Factory of the future is a misnomer

There is a real hype around the “of the future” nowadays (we write November 2017) in France. Everything seems to be “of the future” and it started with the factories supposed to soon buzz with the sound of toiling robots and frantic printing 3D printers.

“of the future” sounds great, full of promises of extraordinary technologies and unbelievable possibilities. A kind of science fiction world, full of flying cars by the year 2000, as we were told in my childhood…

>Lisez-moi en français

What bothers me is that the described factories of the future and their promises are based on  already available technologies. So what is left “of the future” then?

The “factory of the future” was probably an answer to the German “Industry 4.0”. As usual the national pride did not allow to rally a foreign initiative and prefers to reinvent the whole thing and rebranding it.

By naming the concept “factory of the future”, I fear that many decision makers understand that the technologies are not fully ready yet, that it’s still a concept for research and it will take a while until everything is mature and affordable for the medium-sized companies to pay closer attention.

What leaves the new manufacturing ways and the factory in the future is the postponed decision to go for it. I repeat: the necessary technologies are already available.

This false feeling of having time to consider and decide could have dire consequences, the risk of being disrupted by a more daring competitor is more likely for tomorrow morning than later in time.

As nice and promising as it sounds,  “factory of the future” seems to me an ambiguous misnomer.
Comments welcome.

Author Chris HOHMANN

Author Chris HOHMANN

View Christian HOHMANN's profile on LinkedIn

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One thought on “Factory of the future is a misnomer

  1. Hi Chris,

    What you’re focusing on… terminology/phraseology… has been around (in my neck of the woods) for decades now. I make this statement on the basis of the fact that back in the mid-80’s the hyperbole that was being employed to describe the new/desired/targeted future-state capabilities within the manufacturing arena certainly seem very similar to one’s being hyped today. Yes, maybe 3D printing capabilities have advanced beyond the level of “stereolithography” that was just coming into being back then, but as far as a future-state vision of manufacturing being highly-automated, lights-out, capable of mass-production in quantities of ONE (i.e., mass customization), and high-flexibility/adaptable, what is being touted in today’s media does little more than conjure up a feeling of deja vu.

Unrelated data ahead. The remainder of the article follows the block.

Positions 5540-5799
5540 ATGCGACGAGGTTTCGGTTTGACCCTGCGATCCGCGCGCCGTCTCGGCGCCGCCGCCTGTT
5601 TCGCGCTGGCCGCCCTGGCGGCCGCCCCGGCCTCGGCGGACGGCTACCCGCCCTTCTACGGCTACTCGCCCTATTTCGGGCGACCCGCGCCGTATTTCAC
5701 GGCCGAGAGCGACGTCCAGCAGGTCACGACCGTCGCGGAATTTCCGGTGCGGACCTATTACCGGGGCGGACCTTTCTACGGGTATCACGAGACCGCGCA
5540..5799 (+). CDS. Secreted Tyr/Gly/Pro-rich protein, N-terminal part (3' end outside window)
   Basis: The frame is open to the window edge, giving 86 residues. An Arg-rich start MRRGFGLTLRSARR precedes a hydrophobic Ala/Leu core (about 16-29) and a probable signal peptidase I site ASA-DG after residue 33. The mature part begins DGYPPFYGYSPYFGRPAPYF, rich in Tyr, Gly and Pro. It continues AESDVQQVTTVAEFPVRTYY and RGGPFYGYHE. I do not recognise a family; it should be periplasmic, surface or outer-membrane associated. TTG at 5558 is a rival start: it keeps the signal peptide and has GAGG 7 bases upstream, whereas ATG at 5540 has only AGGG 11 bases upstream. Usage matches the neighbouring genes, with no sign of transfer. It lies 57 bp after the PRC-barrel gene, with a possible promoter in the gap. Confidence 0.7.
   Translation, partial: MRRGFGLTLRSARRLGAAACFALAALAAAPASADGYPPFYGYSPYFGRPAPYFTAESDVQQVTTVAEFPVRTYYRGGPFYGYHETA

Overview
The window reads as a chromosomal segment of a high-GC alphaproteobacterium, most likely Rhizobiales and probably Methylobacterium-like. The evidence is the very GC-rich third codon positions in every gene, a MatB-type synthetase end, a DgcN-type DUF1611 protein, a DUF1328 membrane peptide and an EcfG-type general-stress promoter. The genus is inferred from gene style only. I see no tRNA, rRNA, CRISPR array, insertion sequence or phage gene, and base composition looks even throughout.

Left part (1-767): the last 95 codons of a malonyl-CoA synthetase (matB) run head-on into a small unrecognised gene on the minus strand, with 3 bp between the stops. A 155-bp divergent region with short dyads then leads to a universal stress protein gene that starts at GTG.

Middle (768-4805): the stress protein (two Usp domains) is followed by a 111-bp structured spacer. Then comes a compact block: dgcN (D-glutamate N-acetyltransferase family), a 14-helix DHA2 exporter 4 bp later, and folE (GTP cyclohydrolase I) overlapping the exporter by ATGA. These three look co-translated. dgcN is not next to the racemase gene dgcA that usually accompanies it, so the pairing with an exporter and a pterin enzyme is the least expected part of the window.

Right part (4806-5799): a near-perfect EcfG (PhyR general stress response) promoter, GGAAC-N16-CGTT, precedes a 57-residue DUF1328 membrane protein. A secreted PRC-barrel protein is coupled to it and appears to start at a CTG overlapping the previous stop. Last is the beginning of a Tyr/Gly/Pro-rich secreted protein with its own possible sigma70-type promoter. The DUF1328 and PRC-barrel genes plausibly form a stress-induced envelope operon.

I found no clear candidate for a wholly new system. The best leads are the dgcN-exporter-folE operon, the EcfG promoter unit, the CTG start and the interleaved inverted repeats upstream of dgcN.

In essence, the real/true implication underlying the words “of-the-future” is that the past and present approaches to addressing the challenges inherent in manufacturing operations have yet to realize the desired/needed/targeted levels of capability that have been on the radar screen for decades now. In fact, one can even travel further back in time/history to the turn of the prior century and catch glimpses of an imagined utopian world where automatons are being leveraged to serve all the needs of mankind.

    More realistically, the challenges (along with concomitant issues of the social, economic, environmental, and political types) that face mankind today are NOT being addressed to the extent possible; and more importantly… NOT to the extent necessary. Why might that be the case? Well, in all likelihood the root cause can be traced back to a prevailing quest for generating more and more revenue. And the standard way of attempting to do that has NOT been to effectively tackle and resolve today’s problems/challenges, but instead to create a mythological solution that will work at some point in the future… typically based on the latest and greatest fads/trends that hit the radar screen.

    Like

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